West Rockhill’s Heritage

       Rockhill Township was established in 1740, but originally was part of a much larger area known as Rockhill Township. The township is aptly named due to its rugged, wooded hills and rocky soil. Rockhill township originally included Sellersville, Perkasie and Telford, and was the largest township in the county, both in size and population until 1890. By about 1870, the surrounding towns were established due largely to the Pennsylvania Railroad, which traversed the region. The separate West and East Townships, of equal area, were not formed until 1890 after a twenty-year contest in the county courts.

      The first landowners in Rockhill were English, but the first people to reside in the area were the Lenni Lenape, who preferred the valleys of Butter and Branch Creek.  The original Quaker settlers were soon outnumbered by German Mennonites. In the very early days, the township was also known as “Servants,” as William Penn had originally reserved the land for indentured servants.

           Several historic events have a connection to West Rockhill.  In 1777, the Liberty Bell was carried from Philadelphia to Allentown up Allentown Road, for safekeeping from the British.  Later a portion of the trail was converted to The Liberty Bell Trolley, which operated from 1900 through 1951.  John Fries, instigator of the famous Fries Tax Rebellion of 1798, was also a longtime resident of the township.  He was instrumental in temporarily thwarting the federal government's attempt to implement a tax assessment law on property.

      West Rockhill has several villages of historical significance.  Some of these are Smoketown, Rich Hill, Argus, Ridge Valley, Naceville, Almont and Derstine.  Derstine, which has various spellings, takes its name from the Derstein family who were early settlers. In 1730, the family bought 200 acres and built a primitive mill on what eventually became known as Derstein Mill Creek. The North Pennsylvania Railroad once maintained the Derstine Station which was not discontinued until 1940. Today it is difficult to determine the exact location and extent of the village. It is in the vicinity of the Rockhill Mennonite Home.      Another village, Ridge Valley, is a small hamlet situated in a picturesque valley surrounded by wooded, rocky hills. Two majestic churches situated directly across from each other on Ridge Valley Road tend to dominate the landscape. Ridge Valley Creek flows through the charming rural area.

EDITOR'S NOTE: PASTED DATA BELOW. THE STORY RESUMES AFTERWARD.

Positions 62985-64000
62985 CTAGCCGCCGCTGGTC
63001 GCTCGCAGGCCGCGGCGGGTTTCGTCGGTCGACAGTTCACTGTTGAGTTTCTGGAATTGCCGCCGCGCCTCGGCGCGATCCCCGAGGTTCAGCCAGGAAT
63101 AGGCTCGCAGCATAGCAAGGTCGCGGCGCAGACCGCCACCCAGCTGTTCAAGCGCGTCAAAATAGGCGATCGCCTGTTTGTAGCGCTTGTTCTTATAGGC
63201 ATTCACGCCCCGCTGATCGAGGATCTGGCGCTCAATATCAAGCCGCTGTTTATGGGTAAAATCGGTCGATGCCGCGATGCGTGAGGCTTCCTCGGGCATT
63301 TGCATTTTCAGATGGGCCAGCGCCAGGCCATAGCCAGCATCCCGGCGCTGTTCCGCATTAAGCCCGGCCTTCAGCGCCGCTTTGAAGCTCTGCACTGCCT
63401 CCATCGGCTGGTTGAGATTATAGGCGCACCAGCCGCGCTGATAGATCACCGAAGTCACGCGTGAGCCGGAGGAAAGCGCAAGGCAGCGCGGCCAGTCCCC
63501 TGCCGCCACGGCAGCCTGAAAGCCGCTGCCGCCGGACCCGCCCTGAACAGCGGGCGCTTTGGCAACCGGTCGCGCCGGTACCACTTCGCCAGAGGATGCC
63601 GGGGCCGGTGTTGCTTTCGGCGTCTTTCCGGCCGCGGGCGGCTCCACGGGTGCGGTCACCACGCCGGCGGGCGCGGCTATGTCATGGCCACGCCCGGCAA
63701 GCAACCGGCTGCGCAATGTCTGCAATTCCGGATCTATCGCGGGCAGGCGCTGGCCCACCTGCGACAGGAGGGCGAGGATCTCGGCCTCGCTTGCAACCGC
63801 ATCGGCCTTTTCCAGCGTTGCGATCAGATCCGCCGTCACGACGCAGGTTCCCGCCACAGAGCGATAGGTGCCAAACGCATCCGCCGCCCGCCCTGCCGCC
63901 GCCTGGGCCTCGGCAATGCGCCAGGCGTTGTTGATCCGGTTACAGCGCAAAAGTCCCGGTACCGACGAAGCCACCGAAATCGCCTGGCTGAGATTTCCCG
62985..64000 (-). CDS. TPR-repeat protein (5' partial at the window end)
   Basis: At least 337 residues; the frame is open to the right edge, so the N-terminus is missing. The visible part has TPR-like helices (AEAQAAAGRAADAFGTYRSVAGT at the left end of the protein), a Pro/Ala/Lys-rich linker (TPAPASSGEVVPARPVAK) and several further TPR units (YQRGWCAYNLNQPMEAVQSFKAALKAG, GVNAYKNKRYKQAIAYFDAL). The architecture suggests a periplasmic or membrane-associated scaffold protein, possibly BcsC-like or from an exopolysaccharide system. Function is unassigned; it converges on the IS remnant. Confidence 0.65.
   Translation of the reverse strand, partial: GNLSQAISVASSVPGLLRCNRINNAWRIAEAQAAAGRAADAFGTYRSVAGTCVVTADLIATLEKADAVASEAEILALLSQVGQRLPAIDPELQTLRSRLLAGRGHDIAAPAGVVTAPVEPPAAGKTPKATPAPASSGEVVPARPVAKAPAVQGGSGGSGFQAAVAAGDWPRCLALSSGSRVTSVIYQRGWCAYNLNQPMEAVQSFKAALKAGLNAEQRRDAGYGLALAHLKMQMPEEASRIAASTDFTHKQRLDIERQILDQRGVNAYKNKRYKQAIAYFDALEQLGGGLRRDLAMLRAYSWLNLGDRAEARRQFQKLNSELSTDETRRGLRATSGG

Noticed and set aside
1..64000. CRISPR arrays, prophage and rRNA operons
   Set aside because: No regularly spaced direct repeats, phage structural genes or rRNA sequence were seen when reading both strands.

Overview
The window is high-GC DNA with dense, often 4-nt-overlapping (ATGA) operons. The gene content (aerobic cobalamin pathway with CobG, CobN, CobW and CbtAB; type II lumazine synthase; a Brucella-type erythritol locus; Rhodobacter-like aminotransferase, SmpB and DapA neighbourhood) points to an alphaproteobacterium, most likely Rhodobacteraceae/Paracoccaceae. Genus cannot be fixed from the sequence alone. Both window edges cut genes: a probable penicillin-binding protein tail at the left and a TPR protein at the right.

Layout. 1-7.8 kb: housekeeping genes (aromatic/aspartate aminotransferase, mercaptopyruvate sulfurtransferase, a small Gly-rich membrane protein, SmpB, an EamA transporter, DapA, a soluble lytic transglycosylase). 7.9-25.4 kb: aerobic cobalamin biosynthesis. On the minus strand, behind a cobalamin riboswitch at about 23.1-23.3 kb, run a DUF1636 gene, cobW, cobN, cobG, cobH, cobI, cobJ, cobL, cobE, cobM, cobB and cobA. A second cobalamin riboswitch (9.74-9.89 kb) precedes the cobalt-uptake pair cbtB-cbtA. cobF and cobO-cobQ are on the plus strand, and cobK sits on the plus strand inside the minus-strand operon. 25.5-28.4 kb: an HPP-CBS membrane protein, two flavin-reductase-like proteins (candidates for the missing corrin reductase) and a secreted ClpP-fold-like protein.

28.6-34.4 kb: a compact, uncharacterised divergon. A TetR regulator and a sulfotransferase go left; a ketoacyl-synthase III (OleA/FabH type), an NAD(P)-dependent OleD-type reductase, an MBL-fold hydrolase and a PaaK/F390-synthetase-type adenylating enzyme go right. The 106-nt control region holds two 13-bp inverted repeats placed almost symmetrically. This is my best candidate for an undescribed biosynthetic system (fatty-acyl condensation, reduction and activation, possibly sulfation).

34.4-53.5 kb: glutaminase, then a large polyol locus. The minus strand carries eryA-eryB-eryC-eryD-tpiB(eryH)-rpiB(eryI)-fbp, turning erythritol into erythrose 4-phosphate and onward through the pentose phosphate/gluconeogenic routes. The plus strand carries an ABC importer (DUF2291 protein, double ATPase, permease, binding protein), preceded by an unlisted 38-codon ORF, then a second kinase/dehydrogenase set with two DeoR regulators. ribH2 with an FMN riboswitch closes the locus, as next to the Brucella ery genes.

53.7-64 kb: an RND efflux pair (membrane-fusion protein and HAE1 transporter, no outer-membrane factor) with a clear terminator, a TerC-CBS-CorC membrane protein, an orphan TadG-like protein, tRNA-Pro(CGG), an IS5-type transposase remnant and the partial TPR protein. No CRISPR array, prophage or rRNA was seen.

The village known as Almont was once named Schlicters in 1826. The church, still in existence, is now known as the Jerusalem Evangelical Lutheran Church. The cemetery adjacent to the church was started in 1750 and supposedly has unmarked tombstones that were placed over Indian graves. Across the road is the Almont Hotel, another of the township’s old hotels, and currently known as the restaurant Fasageo’s. Almont was once an important political center in all the early presidential campaigns. A German language speaker was often present at the meetings to attract the many local German voters.

      The village of Argus holds yet another of West Rockhill’s old inns and dining establishments. The Argus, which is now known as Arielle's, is located on the Allentown Road, and appears to have been a popular stop for travelers going from Philadelphia to Allentown.

       Naceville, at the intersection of County Line Road and Ridge Road (Route 563) was named after the Nace family. There stands the third of four old hotels and popular dining places in the Township, the Naceville Hotel. The village is fairly large, blending into Montgomery County and the village of Tylersport.

       The fourth of the old hotels and another dining facility is the White Horse Hotel (The Horse Tavern & Grille). It is east of Bethlehem Pike (Route 309) on the eastern edge of West Rockhill Township.

      Ridge Road (Route 563) divides West Rockhill into north and south election districts. It also divides the contour and land use; the north being dominated by rural, rocky land and the south by industry and farms. Some of the largest employers in the township are Grandview Hospital, Rockhill Mennonite Community, North American Drager, Fresco and Teva .  Collectively, these businesses and institutions form a well-rounded mix of diverse uses.  West Rockhill's scenic and bucolic landscape, as well as convenient access to major highways and amenities, are some of the many reasons residents and businesses alike choose to call West Rockhill Township their home.